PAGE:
The government’s justification for gutting the Environment Protection and Biodiversity Conservation Act — which “vigilante litigants” and “environmental militants” are using courts to block sensitive projects — has been further discredited as information relating to Federal Court action to stop the Carmichael coal mine projects emerges.
In a letter obtained by Crikey from the Australian Government Solicitor to the judge hearing the action between the Mackay Conservation Group and the government, the AGS — representing the government — admits that the approval of Adani’s mammoth coal mine and rail project was legally flawed. The AGS requests that the Federal Court set aside Environment Minister Greg Hunt’s approval of the project, explicitly acknowledging that “[a] practical consequence of the making of this order would be that the Minister will be required to reconsider the assessment that was the subject of the decision under review”.
Hunt and his ministerial colleagues have at all stages refused to acknowledge that the Federal Court order overturning the approval was at the government’s own request, leading to an extraordinary rebuke last week when the court issued a statement correcting the record about the process of making the order. The government has instead insisted the withdrawal of the approval was the fault of “vigilante litigation” taken under the public interest litigation provisions of the EPBC.
The letter from AGS to the chambers of Justice Anna Katzmann, who was hearing the case, was based on an agreement between the parties to the litigation that the legally flawed approval be withdrawn; Katzmann’s order merely reflected AGS’s request and proposed orders.
Recognising that the Federal Court expects to be told of the reason why a decision under judicial review should be set aside, the AGS explains to Katzmann in detail what was wrong with Hunt’s approval — something the government has refused to do in its attempt to portray the withdrawal of the approval as a result of frivolous litigation by the environmental movement.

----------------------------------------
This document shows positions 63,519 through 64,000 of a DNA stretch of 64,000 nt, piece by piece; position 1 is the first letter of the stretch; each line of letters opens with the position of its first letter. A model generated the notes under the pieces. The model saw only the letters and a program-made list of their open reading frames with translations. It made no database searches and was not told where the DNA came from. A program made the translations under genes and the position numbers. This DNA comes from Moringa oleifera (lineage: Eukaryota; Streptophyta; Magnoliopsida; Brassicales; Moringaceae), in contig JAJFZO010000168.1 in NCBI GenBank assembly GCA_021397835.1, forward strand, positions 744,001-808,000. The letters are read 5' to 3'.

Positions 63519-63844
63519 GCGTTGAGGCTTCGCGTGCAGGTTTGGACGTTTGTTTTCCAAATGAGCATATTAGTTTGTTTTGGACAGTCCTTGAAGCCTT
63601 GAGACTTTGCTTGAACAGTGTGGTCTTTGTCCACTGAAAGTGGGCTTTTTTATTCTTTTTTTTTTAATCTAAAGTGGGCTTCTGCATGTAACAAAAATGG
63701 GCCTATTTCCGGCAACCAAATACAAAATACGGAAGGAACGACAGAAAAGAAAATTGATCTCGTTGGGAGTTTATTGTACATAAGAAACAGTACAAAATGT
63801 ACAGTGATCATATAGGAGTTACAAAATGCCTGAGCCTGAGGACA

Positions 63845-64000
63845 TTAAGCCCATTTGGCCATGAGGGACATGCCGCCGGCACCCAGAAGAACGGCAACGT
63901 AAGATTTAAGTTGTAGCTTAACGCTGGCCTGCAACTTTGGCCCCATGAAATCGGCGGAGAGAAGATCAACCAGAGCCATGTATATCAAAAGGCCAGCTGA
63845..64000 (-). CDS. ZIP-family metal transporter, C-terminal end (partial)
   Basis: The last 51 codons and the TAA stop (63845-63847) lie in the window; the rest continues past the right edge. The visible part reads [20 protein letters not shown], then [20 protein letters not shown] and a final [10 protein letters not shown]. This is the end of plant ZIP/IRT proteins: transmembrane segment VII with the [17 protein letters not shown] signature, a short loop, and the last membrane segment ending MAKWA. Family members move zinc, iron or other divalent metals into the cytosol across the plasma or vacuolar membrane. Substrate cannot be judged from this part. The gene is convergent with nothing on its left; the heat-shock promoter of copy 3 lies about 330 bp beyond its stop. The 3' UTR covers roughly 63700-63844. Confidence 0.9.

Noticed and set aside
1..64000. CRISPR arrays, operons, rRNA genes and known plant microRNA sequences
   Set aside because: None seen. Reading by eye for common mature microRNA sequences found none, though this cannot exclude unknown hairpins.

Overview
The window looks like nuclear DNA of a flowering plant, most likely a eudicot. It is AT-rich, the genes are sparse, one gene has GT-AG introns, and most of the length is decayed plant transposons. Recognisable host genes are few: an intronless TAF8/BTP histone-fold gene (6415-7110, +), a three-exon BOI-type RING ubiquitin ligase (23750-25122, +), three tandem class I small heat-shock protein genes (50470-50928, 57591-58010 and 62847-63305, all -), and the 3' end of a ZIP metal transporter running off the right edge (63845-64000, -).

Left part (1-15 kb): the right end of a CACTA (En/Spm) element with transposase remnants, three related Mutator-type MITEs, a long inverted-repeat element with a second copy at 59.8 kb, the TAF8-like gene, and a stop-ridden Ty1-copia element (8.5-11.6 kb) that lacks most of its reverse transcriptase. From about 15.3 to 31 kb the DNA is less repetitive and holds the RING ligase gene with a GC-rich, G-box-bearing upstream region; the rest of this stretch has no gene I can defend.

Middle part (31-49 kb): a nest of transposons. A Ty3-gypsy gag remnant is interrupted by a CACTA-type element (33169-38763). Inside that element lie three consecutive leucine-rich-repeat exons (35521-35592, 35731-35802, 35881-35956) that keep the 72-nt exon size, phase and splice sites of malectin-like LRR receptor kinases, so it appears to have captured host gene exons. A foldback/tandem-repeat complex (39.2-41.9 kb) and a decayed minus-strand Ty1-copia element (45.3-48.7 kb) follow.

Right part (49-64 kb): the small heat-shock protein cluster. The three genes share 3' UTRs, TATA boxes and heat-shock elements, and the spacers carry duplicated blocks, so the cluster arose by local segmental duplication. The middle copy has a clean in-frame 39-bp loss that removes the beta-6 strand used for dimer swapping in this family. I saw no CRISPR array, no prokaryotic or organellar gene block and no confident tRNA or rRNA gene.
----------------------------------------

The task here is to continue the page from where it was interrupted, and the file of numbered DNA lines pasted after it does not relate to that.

“…the Minister was required to have regard to the approved conservation advices in respect of the Yakka Skink and Ornamental Snake, being species that the Minister had found were likely to be significantly impacted by the proposed action and for which there were approved conservation advices.
“While the Minister had some material before him setting out the impacts of the proposed action on the Yakka Skink and Ornamental Snake at the time he made the decision, he did not have before him copies of the approved conservation advices for either of these species.
“In deciding whether or not to approve the proposed action, the Minister did not have regard to the approved conservation advices for the Yakka Skink and Ornamental Snake as they were not included in the material before him at the time he made the decision.”
The AGS letter confirms that Environment Department bureaucrats badly blundered in their approval for the Carmichael project, confirming long-running concerns about the capacity of that department to effectively administer the EPBC. And there wasn’t a vigilante litigant in sight.